National Institute of Justice Journal Issue: 250 Dated: November 2003 Pages: 4-7
This article presents key findings from a study on the factors that signal potential danger of death or life-threatening injury in domestic violence situations.
The Chicago Women's Health Risk Study, involving more than 2,500 Chicago women during 1995-1996 that came to hospital or health care clinics, identified the factors that signal potential danger of death or life-threatening injury in domestic violence situations. In the great majority of homicides, the woman had experienced violence at the hands of her partner in the past year. The three highest risk factors were the type of past violence, the number of days since the last incident, and the frequency of violence in the past. For a substantial minority of women, about one in five, the fatal or life-threatening incident was the first physical violence they had experienced from their partner. The partner's extreme jealousy was the precipitating factor in 40 percent of the murders of a woman by a man in this situation. The abused women that were killed, and especially those abused women that killed their partners, were much more likely to have sought help, compared to severely abused women not involved in homicide. Most women try to leave an abusive relationship. Leaving can end the violence. When it does not, the continuing violence may become more severe than for women that never tried to leave. A fifth of Latina/Hispanic women reporting a severe or life threatening incident did not seek any help, formal or informal. Women in the study were much more likely to seek medical help or contact the police than to seek counseling or go to a service agency. Abused women that killed their partners had experienced more severe and increasing violence; had fewer resources; and were in more traditional relationships. They were more likely to have called the police after a violent incident against them, compared to any other group of women. Women abused by women intimate partners contacted the police much less frequently than women abused by men, but they were more likely to seek medical care or talk to a counselor. Medical workers and police officers can play important roles in linking abused women to counseling and other community services.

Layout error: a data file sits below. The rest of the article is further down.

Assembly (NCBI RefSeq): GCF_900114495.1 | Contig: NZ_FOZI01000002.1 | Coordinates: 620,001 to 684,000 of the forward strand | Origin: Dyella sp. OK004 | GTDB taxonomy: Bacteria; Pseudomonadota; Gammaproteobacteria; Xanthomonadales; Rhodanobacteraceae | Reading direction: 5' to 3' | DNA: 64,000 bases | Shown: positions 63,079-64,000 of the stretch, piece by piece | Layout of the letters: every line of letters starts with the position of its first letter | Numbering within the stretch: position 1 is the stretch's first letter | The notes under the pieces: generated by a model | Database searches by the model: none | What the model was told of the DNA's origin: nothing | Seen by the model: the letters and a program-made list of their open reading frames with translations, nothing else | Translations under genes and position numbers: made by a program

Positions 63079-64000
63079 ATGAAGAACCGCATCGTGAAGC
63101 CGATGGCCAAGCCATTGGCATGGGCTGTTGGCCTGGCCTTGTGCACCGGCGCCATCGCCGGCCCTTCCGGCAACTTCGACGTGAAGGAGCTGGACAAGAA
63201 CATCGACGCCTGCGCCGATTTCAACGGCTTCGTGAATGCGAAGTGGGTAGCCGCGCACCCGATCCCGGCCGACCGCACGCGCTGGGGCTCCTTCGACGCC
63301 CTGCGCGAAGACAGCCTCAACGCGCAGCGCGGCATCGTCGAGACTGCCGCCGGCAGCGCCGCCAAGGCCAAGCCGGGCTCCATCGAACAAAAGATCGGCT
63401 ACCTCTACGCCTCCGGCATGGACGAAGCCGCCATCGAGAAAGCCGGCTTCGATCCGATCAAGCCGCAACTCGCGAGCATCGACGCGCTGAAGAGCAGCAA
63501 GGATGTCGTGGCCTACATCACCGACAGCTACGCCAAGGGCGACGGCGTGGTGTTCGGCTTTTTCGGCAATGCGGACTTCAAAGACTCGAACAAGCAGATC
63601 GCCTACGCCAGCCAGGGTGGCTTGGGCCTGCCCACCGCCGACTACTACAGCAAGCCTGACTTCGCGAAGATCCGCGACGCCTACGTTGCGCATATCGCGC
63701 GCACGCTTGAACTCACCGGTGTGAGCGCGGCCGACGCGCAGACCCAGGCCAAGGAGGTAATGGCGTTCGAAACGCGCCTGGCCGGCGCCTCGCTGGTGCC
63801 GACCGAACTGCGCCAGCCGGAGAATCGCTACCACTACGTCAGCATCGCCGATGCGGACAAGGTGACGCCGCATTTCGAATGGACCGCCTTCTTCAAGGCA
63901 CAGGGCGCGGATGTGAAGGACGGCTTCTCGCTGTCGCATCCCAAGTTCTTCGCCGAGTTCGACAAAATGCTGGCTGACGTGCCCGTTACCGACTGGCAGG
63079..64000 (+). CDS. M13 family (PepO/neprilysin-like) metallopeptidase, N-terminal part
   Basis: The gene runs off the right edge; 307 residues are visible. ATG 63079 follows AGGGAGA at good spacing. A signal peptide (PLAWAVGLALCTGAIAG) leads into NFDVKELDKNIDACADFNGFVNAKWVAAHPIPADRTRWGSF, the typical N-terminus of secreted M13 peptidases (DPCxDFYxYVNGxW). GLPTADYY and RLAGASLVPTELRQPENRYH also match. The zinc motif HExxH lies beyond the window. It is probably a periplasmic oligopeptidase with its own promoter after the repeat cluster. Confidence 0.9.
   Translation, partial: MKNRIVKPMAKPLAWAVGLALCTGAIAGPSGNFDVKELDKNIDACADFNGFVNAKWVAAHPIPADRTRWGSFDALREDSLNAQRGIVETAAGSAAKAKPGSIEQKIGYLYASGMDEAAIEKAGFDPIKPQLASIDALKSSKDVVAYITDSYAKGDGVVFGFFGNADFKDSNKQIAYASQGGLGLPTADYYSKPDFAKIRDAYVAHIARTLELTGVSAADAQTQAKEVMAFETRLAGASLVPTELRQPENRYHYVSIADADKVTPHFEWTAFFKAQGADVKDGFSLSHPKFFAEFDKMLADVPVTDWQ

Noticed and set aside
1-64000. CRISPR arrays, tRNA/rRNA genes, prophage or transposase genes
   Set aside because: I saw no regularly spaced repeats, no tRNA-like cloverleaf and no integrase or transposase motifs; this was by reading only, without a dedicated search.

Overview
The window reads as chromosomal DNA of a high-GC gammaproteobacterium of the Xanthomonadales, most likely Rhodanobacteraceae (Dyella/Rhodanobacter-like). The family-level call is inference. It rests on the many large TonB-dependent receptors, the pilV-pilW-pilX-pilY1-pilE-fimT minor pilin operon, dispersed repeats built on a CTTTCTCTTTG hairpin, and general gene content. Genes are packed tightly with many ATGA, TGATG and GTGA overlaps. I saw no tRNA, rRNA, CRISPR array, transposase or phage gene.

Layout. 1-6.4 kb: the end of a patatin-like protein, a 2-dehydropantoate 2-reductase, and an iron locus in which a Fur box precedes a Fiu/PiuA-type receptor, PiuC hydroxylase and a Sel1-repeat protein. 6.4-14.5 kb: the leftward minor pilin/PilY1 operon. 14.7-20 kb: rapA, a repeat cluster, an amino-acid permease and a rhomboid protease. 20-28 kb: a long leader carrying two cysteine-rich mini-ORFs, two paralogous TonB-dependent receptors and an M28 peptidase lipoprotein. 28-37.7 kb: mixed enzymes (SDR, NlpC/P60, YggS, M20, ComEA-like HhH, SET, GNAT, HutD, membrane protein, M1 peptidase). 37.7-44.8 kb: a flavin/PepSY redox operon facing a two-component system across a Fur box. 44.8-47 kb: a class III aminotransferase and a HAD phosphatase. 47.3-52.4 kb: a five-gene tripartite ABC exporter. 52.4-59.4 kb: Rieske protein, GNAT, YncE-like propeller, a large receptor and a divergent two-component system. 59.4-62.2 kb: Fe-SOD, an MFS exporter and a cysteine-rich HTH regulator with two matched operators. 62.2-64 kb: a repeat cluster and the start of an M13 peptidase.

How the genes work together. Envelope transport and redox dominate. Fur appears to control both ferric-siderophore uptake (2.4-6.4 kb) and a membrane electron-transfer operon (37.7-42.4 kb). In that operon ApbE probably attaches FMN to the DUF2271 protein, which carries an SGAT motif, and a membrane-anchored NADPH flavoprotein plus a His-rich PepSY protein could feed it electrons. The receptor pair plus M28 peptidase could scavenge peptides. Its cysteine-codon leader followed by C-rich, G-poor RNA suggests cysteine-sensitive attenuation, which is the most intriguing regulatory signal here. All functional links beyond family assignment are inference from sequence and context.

Date Published: November 1, 2003